I am a Consultant Histopathologist but started my career as a biologist before I studied medicine. My first fascination in biology centred around how form and function are intimately intertwined, and this continues to fascinate me in my daily clinical diagnostic work. Every form in nature is related to the function of that form; even if there is an obscure reason for it (like the peacock’s tail), there will always be a reason why evolution has crafted an organism the way it did. And that rule holds true the deeper one looks at the structure of the organism, even at the microscopic level (particularly in cancer which is of course a rapidly adapting micro-evolutionary process, working at the molecular and cellular level). During my former research as a cancer research biologist, I learnt to recognise the three main cell lines I grew in culture by their appearance under the microscope as if they were my own pets, despite them all being from the same cancer type with only a few genetic differences (I was studying the effects of different p53 mutations on apoptosis and radiation resistance in colorectal tumours). It is satisfying, but not surprising to me years later to be using those pattern recognition skills to distinguish cancer subtypes, and recognise genetic changes leading to changes in histopathological morphology. “Once a biologist always a biologist”, I still occasionally browse the (online) pages of journals like Science and Nature. These days the articles in the top journals (at least in those relating to my own interest of cancer biology) feature a bewildering array of new gene and molecule names and virtually nothing about microscopic morphology. This always strikes me as perverse, but scientific research has always followed trends and fashions relating to the funding supporting it and genes and molecules seem to be currently more “sexy” than the shapes and patterns of nature.
An apparently unrelated article about biological form and function however recently caught my eye, which relates to the tail of the “enigmatic” dinosaur Spinosaurus (https://www.nature.com/articles/s41586-020-2190-3) aegyptiacus [one might not immediately see the relevance of this to my argument but stick with me!]. A new fossil has shown that the tail shape of this dinosaur, previously thought to be a terrestrial predator, was unequivocally adapted to life in water. The tall dorsal spines on the beautifully preserved fossil tail clearly resembles that of a modern crocodiles or even a newts and creates a paddle shape for moving the organism through the water.
Morphological observations such as this require no need for novel genes to be identified (although genes are of course required to create these anatomical and physical characteristics), only knowledge of anatomy and behaviour. The same can be said about microscopic morphological changes associated with health and disease, and particularly with respect to cancer. Cancer begins as an increased proliferation of cells which acquire a survival advantage through mutation of critical growth and metabolism-controlling genes, eventually achieving cellular immortality. Most simply explained, oncogenes are the growth accelerators, and tumour suppressor genes are the brakes on proliferation (sometimes these can also work through inhibition of programmed suicide mechanisms or signals relating to terminal differentiation). In an epithelial cancer (carcinoma), cells initially acquire the ability to lose contact with their neighbours, invade the basement membrane and infiltrate the mesenchyme, often undergoing prominent epithelial mesenchymal transition (EMT). The mesenchyme contains lymphatics and blood vessels (these vessels are the transport route to the metastatic site). Surviving in a foreign environment like vessels and lymph nodes relies on mutations in more genes, acquisition of growth factor independence as well as resistance to the host’s immune cells which are continually trying to attack and destroy them. As the tumour mass increases in size it must recruit blood vessels (angiogenesis) and resist hypoxia to keep up with its disordered rapid growth. By this point most cancers will have become genomically unstable and have mutations in DNA repair mechanisms (for example mismatch repair deficiency leading to microsatellite instability). Most if not all of these important “hallmarks of cancer” are visible to the histopathologist, either on standard H&E stains or with the addition of immunohistochemical stains to the same thin paraffin sections; whether or not the pathologist is able to reliably recognise and / or communicate the names and or significance of these morphological changes is a different question. Modern cancer therapeutic research is gradually discovering targeted treatments to each of these cancer hallmarks but current research efforts are almost exclusively based on identifying the underlying genes controlling these processes rather than the morphology (closely correlating with “tumour behaviour”) resulting from the underlying molecular changes.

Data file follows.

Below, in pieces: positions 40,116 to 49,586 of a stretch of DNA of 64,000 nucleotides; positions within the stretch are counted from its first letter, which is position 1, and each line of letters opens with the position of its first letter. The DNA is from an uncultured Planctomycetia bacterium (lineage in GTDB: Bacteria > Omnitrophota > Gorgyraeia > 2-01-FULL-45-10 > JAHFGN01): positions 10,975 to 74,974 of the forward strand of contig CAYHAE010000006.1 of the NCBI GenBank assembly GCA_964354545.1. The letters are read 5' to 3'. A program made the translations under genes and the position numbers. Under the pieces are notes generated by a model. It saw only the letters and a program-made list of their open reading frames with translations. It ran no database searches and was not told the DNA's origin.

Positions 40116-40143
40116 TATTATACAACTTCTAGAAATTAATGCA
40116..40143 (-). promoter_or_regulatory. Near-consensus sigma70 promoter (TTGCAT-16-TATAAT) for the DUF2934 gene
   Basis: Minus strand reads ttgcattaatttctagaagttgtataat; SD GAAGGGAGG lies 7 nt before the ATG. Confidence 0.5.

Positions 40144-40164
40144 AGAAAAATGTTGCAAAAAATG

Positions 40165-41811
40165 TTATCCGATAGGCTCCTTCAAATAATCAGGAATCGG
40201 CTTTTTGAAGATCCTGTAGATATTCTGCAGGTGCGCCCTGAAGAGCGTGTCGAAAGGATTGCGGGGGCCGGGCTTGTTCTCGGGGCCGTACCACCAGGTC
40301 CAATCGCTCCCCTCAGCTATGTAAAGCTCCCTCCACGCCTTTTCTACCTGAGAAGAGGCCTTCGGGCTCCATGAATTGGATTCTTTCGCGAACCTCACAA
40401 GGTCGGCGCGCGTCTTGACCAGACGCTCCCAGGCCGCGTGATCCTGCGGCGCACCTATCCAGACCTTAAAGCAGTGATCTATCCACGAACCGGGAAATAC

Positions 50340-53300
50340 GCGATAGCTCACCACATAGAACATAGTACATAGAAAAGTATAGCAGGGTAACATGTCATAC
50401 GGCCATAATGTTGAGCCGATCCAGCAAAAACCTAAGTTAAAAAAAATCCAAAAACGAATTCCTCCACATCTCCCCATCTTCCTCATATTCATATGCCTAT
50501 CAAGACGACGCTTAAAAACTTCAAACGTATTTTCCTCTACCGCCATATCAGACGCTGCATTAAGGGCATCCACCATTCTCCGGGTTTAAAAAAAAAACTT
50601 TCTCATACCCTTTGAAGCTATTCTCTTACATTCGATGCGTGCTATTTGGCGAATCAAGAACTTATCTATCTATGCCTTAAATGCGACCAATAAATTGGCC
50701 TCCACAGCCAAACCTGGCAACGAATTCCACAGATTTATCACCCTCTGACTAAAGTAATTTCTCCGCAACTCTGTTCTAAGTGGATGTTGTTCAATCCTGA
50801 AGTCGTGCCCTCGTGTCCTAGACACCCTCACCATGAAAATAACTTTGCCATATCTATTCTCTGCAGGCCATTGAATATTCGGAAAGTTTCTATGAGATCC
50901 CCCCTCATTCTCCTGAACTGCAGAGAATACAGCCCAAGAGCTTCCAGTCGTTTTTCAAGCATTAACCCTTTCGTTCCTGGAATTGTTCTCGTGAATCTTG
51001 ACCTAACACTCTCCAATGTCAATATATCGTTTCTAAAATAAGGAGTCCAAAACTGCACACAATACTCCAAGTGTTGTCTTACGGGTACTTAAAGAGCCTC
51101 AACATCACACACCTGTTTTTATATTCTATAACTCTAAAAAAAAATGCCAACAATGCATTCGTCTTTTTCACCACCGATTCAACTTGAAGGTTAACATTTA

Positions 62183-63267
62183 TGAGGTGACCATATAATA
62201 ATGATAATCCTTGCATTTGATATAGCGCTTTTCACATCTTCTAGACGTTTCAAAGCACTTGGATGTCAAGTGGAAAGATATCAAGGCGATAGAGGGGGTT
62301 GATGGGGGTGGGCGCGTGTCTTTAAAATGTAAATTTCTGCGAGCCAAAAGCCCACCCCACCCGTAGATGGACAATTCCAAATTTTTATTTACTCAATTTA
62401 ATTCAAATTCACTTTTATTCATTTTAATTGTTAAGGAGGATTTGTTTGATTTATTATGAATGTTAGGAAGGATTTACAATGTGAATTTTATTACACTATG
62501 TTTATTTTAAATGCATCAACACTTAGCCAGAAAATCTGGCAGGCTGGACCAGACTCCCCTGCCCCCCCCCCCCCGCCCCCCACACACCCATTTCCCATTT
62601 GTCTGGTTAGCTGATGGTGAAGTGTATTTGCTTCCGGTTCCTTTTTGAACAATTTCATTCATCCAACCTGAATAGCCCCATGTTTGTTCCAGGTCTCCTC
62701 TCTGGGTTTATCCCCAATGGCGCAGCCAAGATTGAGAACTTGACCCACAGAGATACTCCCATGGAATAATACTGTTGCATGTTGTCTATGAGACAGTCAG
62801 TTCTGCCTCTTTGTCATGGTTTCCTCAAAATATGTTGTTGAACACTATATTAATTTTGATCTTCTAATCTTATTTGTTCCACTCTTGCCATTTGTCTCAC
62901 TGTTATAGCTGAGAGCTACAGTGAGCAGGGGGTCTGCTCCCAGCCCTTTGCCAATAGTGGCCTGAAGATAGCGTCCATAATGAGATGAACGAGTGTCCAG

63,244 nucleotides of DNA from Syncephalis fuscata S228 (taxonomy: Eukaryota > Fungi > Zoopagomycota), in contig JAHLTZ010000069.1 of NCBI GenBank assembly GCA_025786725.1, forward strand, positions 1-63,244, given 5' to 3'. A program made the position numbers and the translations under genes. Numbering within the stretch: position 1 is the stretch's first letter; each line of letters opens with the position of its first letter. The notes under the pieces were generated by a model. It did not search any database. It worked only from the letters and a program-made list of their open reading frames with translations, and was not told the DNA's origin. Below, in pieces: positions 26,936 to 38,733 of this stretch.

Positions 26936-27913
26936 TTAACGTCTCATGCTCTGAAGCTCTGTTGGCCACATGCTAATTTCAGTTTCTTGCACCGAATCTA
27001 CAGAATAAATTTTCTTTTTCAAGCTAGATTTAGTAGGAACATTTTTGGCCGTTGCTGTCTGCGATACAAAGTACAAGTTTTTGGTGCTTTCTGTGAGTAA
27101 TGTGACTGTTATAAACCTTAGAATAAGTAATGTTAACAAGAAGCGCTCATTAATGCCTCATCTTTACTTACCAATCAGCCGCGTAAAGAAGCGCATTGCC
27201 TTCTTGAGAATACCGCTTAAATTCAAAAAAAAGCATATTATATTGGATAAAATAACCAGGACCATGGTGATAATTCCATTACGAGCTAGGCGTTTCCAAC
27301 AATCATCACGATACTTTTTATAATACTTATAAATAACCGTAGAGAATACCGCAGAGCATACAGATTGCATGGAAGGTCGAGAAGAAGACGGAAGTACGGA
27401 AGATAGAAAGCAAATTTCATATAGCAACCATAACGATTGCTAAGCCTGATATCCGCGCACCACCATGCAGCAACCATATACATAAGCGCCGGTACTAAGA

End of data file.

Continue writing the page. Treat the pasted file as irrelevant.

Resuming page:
As a trainee pathologist, I was amazed by the almost instinctual ability for an experienced histopathologist often to be able to comment on important features of a tumour before the microscope had even zoomed into a medium or high power objective. Comments about “how fast this one is growing” or “how nasty this one looks” were often made at a magnification where individual cells were not even recognisable. This seems like magic to an untrained observer when they subsequently zoom in and confirm what they suspected when at a magnification where individual cells were not discernible, and is an apparent instinct honed by years of experience. There are of course epiphenomenona of mitotic or proliferation rate in tumours which are visible at low power plus a whole host of other unconsciously recognised features we are simply unable to put into words. We will often use vague descriptions our colleagues such as “this looks like colonic differentiation”, and would be embarrassed to use in a real report but are often confirmed after further stains, molecular markers and radiology. We are taught during our pathology training to recognise different types of tumours based on somewhat arbitrary textbook features, but even tumours of the same category and subtype from different patients can look as different as different human faces due to inherent cancer intratumoral heterogeneity.